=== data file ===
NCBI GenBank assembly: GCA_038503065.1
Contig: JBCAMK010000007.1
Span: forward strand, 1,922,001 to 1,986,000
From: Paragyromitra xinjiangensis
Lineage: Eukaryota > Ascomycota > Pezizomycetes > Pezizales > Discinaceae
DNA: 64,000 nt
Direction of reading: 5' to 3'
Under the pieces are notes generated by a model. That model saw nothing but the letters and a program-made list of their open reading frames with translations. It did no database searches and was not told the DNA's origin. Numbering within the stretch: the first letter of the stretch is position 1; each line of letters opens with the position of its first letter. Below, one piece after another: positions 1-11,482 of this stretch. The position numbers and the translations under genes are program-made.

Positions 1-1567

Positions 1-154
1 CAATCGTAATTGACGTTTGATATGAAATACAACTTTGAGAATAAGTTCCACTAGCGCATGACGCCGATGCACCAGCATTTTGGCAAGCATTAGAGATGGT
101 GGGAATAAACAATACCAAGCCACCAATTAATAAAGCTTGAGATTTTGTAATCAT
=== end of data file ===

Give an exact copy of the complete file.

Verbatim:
NCBI GenBank assembly: GCA_038503065.1
Contig: JBCAMK010000007.1
Span: forward strand, 1,922,001 to 1,986,000
From: Paragyromitra xinjiangensis
Lineage: Eukaryota > Ascomycota > Pezizomycetes > Pezizales > Discinaceae
DNA: 64,000 nt
Direction of reading: 5' to 3'
Under the pieces are notes generated by a model. That model saw nothing but the letters and a program-made list of their open reading frames with translations. It did no database searches and was not told the DNA's origin. Numbering within the stretch: the first letter of the stretch is position 1; each line of letters opens with the position of its first letter. Below, one piece after another: positions 1-11,482 of this stretch. The position numbers and the translations under genes are program-made.

Positions 1-1567

Positions 1-154
1 CAATCGTAATTGACGTTTGATATGAAATACAACTTTGAGAATAAGTTCCACTAGCGCATGACGCCGATGCACCAGCATTTTGGCAAGCATTAGAGATGGT
101 GGGAATAAACAATACCAAGCCACCAATTAATAAAGCTTGAGATTTTGTAATCAT